Minnesota looks to get back to the NCAA tournament again this season

MNDaily Week 13.5 Image
The 2018 Minnesota women’s basketball team began their official practices last week. This year’s team has lost an important player to graduation in Carlie Wagner, the #3 all-time leading scorer in Minnesota women’s basketball history.
Despite this there has been a rise in season ticket sales compared to last year – and the reason why is Minnesota basketball legend Lindsay Whalen. Whalen was hired as the head coach of the women’s basketball team this offseason following the departure of Marlene Stollings.
As a player for the University of Minnesota, Whalen eventually became Minnesota’s all-time leading scorer. She led the team to three consecutive NCAA tournament runs and the 2004 NCAA Women’s Final Four. The average attendance at women’s basketball games rose to nearly 10,000 spectators during her playing career.
In one of her first decisions as a coach, Whalen plans to move the women’s basketball team away from the use of a zone defense in favor of playing man-to-man defense. Senior Kenisha Bell had high praises for the decision.
“I think this is the best thing to do.” said Bell. “Last year we struggled with 2-3 zone and I think we could have beat more teams if we weren’t playing a 2-3 zone defense. In AAU (high-school), all we played was full court man-to-man or half court man-to-man. Being able to get back to that I think it will be more fun. Defense gets everybody hyped.”
It will be tough for the team to fill the void left behind by Carlie Wagner’s departure. However, they remain optimistic and trust that they can do it together.
Junior Gadiva Hubbard has liked what she’s seen out of newcomers Mercedes Staples and Delaynie Byrne so far, as well as the offseason improvement of upperclassmen Jasmine Brunson.
“There’s a lot of people on the team that I feel like can score at any time at their will. We have a couple people on the team that can score in double-digits every game…” said Hubbard. “We just have to have the mentality of playing through everything. Once we get that mentality of being relentless, I feel like there’s nobody that can stop us.”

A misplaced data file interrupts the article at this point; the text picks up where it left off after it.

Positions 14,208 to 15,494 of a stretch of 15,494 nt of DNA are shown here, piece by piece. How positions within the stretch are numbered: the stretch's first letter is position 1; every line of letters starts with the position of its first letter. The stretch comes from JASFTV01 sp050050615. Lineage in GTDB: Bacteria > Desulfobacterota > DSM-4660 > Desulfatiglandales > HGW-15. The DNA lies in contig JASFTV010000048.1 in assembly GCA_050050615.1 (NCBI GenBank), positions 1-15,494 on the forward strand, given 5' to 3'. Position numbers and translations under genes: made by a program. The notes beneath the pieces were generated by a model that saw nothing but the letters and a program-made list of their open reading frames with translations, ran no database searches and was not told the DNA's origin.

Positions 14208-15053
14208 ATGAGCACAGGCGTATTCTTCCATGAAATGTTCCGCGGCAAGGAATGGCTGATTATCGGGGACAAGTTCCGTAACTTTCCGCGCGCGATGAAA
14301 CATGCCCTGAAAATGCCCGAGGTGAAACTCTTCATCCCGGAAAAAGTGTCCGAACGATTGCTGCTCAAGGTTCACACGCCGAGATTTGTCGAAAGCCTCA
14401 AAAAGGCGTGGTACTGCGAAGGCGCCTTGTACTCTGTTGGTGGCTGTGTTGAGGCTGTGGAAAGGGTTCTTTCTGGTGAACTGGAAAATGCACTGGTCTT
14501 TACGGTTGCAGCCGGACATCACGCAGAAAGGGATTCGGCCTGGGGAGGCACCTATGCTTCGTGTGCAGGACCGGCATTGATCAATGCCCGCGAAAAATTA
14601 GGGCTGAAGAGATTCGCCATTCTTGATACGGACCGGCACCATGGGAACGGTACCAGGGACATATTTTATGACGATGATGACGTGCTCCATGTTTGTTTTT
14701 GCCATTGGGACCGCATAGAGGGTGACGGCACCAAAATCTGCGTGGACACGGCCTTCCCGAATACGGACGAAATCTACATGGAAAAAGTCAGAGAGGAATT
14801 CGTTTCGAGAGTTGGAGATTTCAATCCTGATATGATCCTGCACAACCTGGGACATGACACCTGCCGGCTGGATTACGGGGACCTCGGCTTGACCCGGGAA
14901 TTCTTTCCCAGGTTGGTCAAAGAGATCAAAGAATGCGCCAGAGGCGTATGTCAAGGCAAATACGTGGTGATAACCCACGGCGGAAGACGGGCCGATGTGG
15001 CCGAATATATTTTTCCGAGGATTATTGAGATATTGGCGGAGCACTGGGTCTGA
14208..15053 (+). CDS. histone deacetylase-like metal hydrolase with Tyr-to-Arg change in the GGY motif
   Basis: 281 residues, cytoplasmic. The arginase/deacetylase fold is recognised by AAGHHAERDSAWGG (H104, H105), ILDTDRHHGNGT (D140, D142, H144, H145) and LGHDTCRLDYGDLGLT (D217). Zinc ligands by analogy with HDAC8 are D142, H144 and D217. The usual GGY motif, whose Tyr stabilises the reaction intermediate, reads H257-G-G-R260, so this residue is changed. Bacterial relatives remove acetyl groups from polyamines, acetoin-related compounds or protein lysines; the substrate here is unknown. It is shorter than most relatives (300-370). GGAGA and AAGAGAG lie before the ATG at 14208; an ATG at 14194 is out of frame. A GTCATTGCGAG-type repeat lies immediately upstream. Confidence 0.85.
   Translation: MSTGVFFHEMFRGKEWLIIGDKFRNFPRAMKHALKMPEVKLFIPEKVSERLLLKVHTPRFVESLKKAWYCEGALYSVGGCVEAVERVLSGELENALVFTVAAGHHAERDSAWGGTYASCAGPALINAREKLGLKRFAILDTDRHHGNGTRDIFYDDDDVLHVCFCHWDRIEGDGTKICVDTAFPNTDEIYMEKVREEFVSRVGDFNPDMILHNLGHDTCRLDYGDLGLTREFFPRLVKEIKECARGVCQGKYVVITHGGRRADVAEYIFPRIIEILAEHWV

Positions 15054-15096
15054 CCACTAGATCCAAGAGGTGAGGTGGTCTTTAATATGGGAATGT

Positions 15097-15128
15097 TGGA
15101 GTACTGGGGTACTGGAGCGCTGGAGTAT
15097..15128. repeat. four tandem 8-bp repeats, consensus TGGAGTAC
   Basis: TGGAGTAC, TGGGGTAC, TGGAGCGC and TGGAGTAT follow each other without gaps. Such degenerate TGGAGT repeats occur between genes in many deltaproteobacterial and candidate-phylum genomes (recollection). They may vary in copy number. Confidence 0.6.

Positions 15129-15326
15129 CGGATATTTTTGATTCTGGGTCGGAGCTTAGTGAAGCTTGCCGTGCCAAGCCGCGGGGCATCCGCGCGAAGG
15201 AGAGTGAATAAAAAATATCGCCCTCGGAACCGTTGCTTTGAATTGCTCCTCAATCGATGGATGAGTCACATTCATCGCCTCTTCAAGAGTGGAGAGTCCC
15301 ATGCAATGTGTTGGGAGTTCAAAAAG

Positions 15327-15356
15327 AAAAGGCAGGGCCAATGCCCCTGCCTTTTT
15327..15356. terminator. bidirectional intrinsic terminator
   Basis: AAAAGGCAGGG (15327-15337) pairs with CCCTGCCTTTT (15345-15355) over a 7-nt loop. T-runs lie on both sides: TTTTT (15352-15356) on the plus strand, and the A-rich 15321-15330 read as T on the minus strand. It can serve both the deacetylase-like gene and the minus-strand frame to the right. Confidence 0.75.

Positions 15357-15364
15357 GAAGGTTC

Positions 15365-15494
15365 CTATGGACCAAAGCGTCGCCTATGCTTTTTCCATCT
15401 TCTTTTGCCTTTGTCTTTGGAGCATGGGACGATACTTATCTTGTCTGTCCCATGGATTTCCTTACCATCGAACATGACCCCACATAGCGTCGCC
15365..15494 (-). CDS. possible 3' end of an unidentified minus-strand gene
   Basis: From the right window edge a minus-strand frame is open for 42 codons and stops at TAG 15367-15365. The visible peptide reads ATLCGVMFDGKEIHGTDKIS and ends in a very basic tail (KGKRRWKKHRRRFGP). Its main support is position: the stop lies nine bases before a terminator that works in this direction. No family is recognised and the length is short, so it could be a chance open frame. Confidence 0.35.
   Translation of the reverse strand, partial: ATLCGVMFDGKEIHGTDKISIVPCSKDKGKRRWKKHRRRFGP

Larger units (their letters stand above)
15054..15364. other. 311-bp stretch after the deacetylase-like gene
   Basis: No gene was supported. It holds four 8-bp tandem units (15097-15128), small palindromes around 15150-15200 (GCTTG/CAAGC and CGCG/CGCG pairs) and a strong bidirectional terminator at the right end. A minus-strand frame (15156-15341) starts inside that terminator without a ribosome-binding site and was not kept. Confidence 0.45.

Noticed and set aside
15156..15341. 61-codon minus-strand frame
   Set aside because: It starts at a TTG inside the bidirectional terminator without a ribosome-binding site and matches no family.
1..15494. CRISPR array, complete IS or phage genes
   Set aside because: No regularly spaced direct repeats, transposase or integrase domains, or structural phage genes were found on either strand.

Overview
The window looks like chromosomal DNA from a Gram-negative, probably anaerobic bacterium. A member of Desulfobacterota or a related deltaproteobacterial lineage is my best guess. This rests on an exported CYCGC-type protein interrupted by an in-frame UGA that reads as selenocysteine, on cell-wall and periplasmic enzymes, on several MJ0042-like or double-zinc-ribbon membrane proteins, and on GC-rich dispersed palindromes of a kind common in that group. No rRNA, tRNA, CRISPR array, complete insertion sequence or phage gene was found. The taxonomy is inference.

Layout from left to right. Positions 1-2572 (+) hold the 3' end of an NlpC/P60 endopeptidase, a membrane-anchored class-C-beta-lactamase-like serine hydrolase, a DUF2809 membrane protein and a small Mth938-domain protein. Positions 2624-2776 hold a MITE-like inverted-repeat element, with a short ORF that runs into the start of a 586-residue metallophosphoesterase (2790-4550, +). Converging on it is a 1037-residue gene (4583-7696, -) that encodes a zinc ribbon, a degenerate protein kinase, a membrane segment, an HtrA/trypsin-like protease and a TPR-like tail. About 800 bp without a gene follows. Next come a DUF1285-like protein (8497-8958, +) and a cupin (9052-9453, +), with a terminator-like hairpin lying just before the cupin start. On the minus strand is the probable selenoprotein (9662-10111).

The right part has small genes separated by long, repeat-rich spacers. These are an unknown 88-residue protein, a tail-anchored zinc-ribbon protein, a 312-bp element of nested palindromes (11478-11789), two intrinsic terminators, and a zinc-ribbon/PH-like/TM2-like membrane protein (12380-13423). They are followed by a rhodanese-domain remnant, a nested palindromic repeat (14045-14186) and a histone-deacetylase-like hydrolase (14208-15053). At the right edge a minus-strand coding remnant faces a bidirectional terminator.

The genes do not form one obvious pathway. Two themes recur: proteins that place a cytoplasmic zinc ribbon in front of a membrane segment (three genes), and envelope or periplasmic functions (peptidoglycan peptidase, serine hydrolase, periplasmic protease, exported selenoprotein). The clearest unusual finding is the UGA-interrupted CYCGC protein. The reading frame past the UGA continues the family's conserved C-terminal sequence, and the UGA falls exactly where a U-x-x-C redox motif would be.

After practice when talking to media, coach Whalen reflected on what has changed in the 14 years since she played for the Gophers; as well as what remains the same.
“I didn’t have a car when I was here, I had a bike, so I’m driving through every day through the traffic, that’s one difference. I don’t have to bike and walk through the rain and cold… as I was as a student. And I come to this facility every day, we practiced [then] at Williams [Arena], which was great, but we didn’t have this [Athlete’s Village] I’ll tell you” Lindsey Whalen said. “A lot of things are different, but the goal is the same, trying to compete in the Big Ten, get to the [NCAA] tournament and make some noise.”
In late September the NCAA also announced that Minneapolis has been selected to host the Women’s Basketball Final Four at the Target Center in 2022. Minnesota is hosting this year’s Women’s Volleyball National Championship, the 2019 Men’s Basketball Final Four, the 2020 NCAA Wrestling Championship and the 2021 Men’s Gymnastics Championship. Last year the Minneapolis-area held the NCAA Men’s Swimming & Diving National Championship, both the Women’s and Men’s Hockey Frozen Four Championships and NFL festivities ahead of Super Bowl LII.

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